Lynn inherits a roster with many budding stars yet to hit their prime and if they can stay healthy, could make the playoffs as soon as next season. So far, the Chargers have led the league in players sent to injured reserve over the past few seasons. Staying healthy and offensive line stability has been their biggest downfall.
All things considered, there is no place to go but up for Lynn and the Chargers. The stadium drama is over and players now know in which city their future lies. That has to be good for something. Now everyone can focus on getting healthy and just playing football, which may be exactly what this team needs.
What do you think? Good signing? Bad signing? Too soon to care? Leave your thoughts in the comments below.
The Greg One
Follow me on Twitter @LordOfTheGregs
Before I begin, I want to say there are two groups of fans this does not apply to: the first is season ticket holders who did not sell their seats to opposing fans and went to all games; the second group is “Save Our Bolts.” It was very admirable what you guys did and you all should be very proud. It is also worth noting that the whole “Chargers to LA” thing is still mostly speculation at this point.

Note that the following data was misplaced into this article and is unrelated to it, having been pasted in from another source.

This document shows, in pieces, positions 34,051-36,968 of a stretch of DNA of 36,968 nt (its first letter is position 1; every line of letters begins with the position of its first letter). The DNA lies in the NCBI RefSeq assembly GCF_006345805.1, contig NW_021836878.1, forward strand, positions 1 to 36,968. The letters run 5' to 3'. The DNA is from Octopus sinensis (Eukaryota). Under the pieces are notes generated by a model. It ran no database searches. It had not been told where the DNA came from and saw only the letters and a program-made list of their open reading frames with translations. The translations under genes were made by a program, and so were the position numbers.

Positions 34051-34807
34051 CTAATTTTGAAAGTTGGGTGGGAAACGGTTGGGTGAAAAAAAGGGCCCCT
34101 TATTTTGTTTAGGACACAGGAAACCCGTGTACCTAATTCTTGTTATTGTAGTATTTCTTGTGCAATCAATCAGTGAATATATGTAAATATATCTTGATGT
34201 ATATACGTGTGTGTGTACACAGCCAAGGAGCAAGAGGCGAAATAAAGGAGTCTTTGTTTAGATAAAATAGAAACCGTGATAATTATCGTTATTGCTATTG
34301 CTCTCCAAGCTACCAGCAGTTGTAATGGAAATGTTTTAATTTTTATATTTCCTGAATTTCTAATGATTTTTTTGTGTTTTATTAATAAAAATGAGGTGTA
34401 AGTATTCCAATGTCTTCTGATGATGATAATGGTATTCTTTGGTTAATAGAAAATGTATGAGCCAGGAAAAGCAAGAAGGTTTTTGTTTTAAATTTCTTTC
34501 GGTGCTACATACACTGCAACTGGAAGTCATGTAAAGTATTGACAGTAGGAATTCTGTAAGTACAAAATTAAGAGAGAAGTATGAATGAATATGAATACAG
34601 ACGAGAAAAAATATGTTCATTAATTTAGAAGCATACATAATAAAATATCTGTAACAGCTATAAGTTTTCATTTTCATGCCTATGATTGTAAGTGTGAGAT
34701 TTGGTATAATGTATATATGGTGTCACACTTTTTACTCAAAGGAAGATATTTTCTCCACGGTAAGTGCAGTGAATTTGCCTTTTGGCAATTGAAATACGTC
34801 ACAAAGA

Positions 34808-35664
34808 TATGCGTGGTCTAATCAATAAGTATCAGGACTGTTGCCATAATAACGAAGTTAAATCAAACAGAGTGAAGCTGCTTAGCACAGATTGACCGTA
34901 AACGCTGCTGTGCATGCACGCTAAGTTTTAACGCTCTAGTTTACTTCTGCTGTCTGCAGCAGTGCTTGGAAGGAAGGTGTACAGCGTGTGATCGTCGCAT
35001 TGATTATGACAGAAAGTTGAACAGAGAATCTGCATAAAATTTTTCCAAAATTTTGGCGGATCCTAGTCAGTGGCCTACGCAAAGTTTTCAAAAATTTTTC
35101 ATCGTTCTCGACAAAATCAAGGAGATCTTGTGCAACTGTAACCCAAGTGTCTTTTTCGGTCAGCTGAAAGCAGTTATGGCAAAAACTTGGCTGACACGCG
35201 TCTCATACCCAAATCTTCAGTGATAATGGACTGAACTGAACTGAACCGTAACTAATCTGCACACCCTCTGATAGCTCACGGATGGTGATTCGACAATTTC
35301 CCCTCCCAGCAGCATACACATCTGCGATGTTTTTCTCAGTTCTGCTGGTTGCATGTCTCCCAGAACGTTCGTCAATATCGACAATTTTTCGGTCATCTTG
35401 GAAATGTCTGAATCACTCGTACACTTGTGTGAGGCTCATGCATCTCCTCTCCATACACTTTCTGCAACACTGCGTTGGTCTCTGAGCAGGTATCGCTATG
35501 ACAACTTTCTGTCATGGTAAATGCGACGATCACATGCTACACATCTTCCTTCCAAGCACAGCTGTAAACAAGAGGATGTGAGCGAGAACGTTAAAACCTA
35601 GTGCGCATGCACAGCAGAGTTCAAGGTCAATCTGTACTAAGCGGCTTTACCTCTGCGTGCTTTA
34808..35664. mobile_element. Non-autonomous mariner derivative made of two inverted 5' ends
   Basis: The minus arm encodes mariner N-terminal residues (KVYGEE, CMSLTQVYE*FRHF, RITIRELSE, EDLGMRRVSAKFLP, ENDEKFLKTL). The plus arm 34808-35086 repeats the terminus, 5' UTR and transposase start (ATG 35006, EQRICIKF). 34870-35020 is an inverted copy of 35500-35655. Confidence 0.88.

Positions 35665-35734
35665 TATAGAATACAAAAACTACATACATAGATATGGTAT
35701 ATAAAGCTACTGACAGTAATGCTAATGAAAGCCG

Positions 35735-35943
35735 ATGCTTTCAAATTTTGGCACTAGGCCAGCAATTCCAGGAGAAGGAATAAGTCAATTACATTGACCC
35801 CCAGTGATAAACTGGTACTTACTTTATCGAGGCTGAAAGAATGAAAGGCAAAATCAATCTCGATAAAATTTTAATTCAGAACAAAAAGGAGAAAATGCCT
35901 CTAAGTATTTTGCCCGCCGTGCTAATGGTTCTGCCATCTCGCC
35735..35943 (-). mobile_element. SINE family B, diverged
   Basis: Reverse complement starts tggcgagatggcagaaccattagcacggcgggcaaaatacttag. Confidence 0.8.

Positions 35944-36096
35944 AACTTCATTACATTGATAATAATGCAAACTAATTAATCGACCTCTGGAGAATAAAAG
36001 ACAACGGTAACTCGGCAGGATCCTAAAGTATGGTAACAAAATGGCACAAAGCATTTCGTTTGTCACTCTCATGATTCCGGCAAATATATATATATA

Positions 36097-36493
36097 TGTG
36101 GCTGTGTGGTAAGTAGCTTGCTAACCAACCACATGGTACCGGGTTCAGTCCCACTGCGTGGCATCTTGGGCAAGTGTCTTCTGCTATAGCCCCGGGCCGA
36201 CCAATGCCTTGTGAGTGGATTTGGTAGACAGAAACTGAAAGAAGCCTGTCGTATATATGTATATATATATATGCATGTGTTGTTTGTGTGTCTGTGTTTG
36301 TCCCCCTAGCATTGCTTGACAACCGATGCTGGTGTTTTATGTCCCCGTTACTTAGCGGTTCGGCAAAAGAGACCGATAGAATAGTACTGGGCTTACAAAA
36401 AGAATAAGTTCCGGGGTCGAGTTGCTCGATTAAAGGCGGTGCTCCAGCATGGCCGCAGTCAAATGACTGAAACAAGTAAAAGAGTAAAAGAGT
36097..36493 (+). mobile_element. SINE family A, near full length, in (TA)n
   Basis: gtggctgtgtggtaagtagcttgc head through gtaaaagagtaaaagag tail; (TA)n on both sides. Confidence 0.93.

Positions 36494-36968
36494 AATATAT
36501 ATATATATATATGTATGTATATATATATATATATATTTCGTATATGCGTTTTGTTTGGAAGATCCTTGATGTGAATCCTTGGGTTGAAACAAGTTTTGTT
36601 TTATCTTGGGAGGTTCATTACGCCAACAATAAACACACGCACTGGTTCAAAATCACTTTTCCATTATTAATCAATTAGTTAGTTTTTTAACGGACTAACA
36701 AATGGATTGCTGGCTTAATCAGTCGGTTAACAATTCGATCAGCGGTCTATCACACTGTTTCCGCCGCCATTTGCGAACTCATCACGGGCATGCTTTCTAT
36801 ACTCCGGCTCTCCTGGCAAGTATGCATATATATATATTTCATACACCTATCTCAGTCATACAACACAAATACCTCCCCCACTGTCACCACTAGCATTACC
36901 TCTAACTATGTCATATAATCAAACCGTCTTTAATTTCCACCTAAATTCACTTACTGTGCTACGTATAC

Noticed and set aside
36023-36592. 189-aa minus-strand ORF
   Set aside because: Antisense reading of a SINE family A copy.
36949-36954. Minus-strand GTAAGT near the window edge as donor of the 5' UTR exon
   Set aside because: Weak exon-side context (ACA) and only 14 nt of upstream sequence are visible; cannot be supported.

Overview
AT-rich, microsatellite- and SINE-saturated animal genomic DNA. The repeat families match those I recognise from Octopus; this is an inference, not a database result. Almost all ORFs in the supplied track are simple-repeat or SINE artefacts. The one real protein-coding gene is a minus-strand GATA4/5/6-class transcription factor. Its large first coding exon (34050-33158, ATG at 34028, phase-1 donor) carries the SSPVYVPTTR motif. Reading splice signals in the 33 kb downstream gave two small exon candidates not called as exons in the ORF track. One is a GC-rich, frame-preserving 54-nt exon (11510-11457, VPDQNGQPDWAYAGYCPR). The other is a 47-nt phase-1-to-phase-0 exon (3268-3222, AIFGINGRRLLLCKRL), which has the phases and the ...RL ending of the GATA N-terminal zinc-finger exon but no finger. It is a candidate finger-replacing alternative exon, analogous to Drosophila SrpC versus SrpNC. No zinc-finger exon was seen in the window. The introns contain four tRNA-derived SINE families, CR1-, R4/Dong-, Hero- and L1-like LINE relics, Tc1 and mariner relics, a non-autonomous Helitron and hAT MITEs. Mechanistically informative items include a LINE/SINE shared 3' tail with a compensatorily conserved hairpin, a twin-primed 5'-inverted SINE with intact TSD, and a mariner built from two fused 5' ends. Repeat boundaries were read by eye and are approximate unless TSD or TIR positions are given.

Obviously, there are more fans that this applies to, but I wanted to make sure to take the time to mention the folks who stand out in my mind. Again, thank you all for everything that you have done and that you’ll continue to do as we near a resolution regarding the stadium situation in San Diego.
Now, let’s get to the reason that the Chargers fan base is not without fault should the move occur.
First, the San Diego Chargers in 2016 are ranked 31st out of 32 in attendance. Behind them is the Oakland Raiders, so at least we are beating them in something this season. The sad fact is we are a lot better team than a lot of the teams above us, such as; Cleveland and Jacksonville. How is it that the fans of San Diego expect the team not to look at other options when they do not even show up to the game. Not to mention if anyone saw the games vs the Denver Broncos or Miami Dolphins this season, it looks like an away game for our squad. Here is an article USA Today created about this very phenomenon this season (http://broncoswire.usatoday.com/2016/10/13/san-diego-home-game-denver-broncos-chargers-tnf).